Back to search


Syrenna: Scalable underwater intelligence

Alternative title: Syrenna: Skalerbar undervannsintelligens

Awarded: NOK 5.0 mill.

Project Manager:

Project Number:


Project Period:

2023 - 2024

Funding received from:



Obtaining real-time measurements from the ocean water column and seabed is no easy feat. For years, oceanographic buoys have been used to collect data from a single location for extended periods, but their cumbersome size and weight make them challenging to deploy and maintain. Installing sensors at different depths and establishing a communication system adds another layer of complexity. During project OASYS, funded by the Research Council of Norway (RCN) and led by OsloMet, a prototype of a small underwater glider was developed which served as inspiration for an innovative solution to obtain real-time ocean measurements. The solution involves using a simple underwater drone to transmit ocean measurements in real-time via satellite or mobile phone networks. Unlike traditional oceanographic buoys that are designed to withstand the worst-case weather scenarios, the Syrenna WaterDrone is lightweight and easier to deploy, making it a game-changer in the world of oceanography. It can autonomously descend to the seabed, making it less of an obstacle to marine traffic, and minimizing the risk of sabotage or equipment theft. Another advantage of the Syrenna WaterDrone is that it can obtain measurements of the sea surface, water column, and seabed. The drone's unique design minimizes the effect of biofouling, which can impact the accuracy of measurements and increase maintenance costs. The Syrenna WaterDrone can avoid high seas and extreme weather, which also simplifies its mechanical design. The project's objective is to validate the technology, increase its technology readiness level, and work on commercializing it with potential customers while protecting its intellectual property. The Syrenna WaterDrone's success could lead to a significant shift in how ocean measurements are acquired, making it easier and more efficient to collect crucial data that can help us understand the ocean's role in climate change, marine biodiversity, and other key areas of research.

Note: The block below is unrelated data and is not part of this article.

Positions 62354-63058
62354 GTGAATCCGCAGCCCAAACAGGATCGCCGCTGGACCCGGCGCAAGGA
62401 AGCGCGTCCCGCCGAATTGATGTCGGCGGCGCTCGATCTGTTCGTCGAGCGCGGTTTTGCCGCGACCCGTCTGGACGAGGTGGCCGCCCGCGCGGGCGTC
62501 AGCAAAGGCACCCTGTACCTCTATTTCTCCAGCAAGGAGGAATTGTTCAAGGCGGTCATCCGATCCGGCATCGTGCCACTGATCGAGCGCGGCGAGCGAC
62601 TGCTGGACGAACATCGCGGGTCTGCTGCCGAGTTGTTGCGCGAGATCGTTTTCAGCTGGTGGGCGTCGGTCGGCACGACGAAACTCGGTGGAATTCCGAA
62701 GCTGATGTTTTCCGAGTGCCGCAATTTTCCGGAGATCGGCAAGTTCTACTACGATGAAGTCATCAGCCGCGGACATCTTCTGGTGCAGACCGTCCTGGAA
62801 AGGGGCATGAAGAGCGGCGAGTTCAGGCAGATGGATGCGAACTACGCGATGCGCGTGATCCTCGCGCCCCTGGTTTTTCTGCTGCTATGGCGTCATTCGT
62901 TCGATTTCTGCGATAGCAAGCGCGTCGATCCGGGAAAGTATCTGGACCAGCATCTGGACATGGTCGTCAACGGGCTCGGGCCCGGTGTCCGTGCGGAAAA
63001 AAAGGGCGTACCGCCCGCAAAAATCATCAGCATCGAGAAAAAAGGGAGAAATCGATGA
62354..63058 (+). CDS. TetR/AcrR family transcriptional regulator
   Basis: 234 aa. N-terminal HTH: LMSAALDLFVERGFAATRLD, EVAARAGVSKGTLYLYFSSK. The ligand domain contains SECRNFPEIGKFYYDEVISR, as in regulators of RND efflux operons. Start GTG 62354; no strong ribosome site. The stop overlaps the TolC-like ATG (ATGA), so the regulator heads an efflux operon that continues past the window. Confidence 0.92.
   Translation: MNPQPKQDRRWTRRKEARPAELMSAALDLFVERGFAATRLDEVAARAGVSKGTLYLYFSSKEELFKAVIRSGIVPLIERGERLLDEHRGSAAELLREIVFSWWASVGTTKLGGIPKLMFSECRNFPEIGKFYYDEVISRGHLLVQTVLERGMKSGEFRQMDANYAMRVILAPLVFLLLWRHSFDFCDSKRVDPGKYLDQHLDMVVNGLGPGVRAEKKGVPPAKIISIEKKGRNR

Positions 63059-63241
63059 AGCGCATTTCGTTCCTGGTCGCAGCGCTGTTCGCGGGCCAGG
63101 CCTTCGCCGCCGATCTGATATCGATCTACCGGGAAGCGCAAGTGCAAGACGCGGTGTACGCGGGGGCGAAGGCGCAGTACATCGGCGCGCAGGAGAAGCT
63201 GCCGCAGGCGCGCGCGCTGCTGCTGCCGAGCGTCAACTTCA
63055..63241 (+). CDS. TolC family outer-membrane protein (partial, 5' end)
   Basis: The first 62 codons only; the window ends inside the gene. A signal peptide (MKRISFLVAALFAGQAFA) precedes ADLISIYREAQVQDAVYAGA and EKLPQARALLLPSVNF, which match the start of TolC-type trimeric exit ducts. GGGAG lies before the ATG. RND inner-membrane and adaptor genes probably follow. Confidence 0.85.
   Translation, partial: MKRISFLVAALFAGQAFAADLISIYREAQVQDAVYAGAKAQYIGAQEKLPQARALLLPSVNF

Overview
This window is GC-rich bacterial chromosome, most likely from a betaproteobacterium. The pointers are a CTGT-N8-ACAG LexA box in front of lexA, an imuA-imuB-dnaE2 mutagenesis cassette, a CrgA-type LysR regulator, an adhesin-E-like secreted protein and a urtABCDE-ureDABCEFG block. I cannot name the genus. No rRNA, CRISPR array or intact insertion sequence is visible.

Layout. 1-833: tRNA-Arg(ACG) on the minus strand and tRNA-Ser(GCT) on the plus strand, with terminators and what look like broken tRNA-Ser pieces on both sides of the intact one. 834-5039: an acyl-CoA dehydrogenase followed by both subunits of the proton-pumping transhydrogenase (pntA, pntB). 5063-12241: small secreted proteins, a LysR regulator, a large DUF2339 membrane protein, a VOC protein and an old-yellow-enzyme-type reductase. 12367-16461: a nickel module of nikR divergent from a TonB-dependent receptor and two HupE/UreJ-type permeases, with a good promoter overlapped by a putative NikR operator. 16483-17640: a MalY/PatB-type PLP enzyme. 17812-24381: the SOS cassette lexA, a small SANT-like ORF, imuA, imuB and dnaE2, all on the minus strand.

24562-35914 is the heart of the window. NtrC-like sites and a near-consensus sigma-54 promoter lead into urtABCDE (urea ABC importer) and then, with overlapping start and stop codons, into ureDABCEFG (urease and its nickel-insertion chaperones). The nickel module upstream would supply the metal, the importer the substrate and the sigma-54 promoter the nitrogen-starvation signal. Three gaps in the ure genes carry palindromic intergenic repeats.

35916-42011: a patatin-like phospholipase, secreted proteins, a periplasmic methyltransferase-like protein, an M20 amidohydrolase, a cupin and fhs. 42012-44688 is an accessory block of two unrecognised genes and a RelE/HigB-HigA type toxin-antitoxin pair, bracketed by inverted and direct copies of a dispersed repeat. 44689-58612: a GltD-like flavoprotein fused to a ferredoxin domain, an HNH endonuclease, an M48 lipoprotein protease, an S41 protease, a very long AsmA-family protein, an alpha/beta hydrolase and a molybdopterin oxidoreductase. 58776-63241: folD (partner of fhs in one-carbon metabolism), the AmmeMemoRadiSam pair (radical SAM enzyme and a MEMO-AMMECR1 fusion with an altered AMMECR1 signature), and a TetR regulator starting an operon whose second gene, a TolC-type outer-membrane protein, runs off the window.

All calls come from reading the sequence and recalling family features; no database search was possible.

Funding scheme: